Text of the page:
The Connecticut Supreme Court declined Monday to postpone Tuesday’s mayoral election in Bridgeport over allegations of absentee ballot fraud in the Democratic primary, while leaving open the possibility the court might use the case to eventually clarify standards for challenging suspect election results.
But the immediate takeaway from hastily scheduled oral arguments and an hour of deliberations by the court was that Mayor Joseph P. Ganim’s narrow victory over state Sen. Marilyn Moore in the September primary should stand and the election go forward Tuesday with Ganim on the ballot and Moore as a write-in candidate.
The result was hardly a surprise as courts generally are reluctant to intrude in elections in the absence of overwhelming evidence and clear legal standards, but Chief Justice Richard A. Robinson and others expressed discomfit at the prospect that fraud could occur so long as there was no clear evidence it changed the result.
Three Bridgeport voters claimed in a lawsuit that Ganim’s narrow victory over Moore was the product of fraud: Moore beat Ganim at the polls, 4,721 to 4,337, while Ganim’s 967-to-313 advantage in the absentees produced a 270-vote win. Moore was not a plaintiff, saying her campaign could not afford a legal challenge.
Superior Court Judge Barry K. Stevens dismissed the case, ruling the three voters had no legal standing to sue, as they were not “aggrieved electors” under state law. In his 20-page ruling, Stevens wrote that to prevail the plaintiffs also would have to show that any wrongdoing resulted in enough votes to change the result.
The plaintiffs did not explicitly ask the high court to stop the election, but their pleas for the court to find they had legal standing opened the door for the justices to postpone a general election. Several justices suggested that the case could be moot, at least as it applies to Ganim and Moore, after the election Tuesday.
“We’re all in uncharted territory as far as the case law,” said James J. Healy, a lawyer for the city.
Robinson said he found “somewhat unsatisfying” the idea that evidence of systemic fraud would not be sufficient to invalidate an election if the fraud produced significant votes, but fell one short of tilting the plurality from one candidate to another.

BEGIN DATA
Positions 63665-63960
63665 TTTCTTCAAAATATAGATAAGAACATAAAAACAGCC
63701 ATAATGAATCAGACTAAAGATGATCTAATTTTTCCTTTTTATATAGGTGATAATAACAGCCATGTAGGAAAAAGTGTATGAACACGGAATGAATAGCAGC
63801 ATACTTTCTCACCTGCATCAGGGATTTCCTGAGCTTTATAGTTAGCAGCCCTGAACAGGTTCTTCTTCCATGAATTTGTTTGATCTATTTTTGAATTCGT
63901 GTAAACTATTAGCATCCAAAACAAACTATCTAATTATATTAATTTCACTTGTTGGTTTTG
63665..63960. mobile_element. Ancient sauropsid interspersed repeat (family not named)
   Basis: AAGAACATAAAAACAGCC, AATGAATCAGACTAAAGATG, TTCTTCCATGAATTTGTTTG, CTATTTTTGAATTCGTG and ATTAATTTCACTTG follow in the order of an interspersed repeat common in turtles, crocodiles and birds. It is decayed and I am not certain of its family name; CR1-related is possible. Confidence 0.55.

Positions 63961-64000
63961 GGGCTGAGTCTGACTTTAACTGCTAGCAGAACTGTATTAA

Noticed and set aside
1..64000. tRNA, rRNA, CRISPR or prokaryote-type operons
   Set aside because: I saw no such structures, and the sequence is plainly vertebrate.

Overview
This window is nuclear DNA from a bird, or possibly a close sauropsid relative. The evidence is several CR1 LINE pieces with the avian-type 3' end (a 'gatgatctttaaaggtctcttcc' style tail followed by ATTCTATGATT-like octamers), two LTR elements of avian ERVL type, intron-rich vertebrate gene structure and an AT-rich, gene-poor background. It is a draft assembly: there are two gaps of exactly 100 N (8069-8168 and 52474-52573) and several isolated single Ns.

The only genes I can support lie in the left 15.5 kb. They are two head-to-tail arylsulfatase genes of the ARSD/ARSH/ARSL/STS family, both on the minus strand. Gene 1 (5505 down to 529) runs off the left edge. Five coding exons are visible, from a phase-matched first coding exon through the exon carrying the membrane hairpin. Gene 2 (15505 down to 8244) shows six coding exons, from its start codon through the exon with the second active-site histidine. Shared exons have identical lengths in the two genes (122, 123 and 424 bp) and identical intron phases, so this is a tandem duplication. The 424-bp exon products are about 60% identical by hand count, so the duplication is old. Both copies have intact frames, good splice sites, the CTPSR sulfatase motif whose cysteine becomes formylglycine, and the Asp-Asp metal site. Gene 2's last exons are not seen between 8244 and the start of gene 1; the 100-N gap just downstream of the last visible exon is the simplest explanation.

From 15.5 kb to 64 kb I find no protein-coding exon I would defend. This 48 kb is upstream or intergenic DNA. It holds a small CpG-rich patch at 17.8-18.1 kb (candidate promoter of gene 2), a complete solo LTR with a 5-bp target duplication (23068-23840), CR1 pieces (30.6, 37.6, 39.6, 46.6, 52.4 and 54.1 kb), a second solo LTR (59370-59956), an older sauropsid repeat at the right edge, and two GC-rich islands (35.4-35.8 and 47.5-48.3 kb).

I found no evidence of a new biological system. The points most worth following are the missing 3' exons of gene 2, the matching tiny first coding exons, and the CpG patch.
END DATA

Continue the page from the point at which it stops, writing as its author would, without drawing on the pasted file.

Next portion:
“You game the system all you want so long as you don’t hit that magic number,” Robinson said. “And that is perfectly OK? Doesn’t that sound horrible in a democracy?”
“It’s not perfectly OK. And what happens here is you have to have proof there are actual and serious violations,” Healy replied. “We don’t have evidence of that here.”
Prerna Rao, the lawyer who brought the challenge, said she was not surprised the court declined to stop the election Tuesday, but she was pleased the Supreme Court would continue to review the question of standing and potentially provided a clearer path for future challenges of questionable elections.
“It’s great for electors who want to bring issues like this to light in the future and want to have a public forum to be able to do it,” she said. If the court rules her clients have standing, “It’s become actionable.”
Lawyers for the city declined to comment after the hearing.
Moore said she was untroubled by the decision. Her campaign is ready to instruct voters at the polls how to cast a write-in vote.
“I’m not mad at anybody,” she said. “I believe in moving forward.”
Ganim said the trial judge wrote a thorough decision, and he was glad the Supreme Court declined to interfere in the election.
“I’m glad the Supreme Court heard it and recognized that this election should go forward and the people of Bridgeport should be heard,” Ganim said.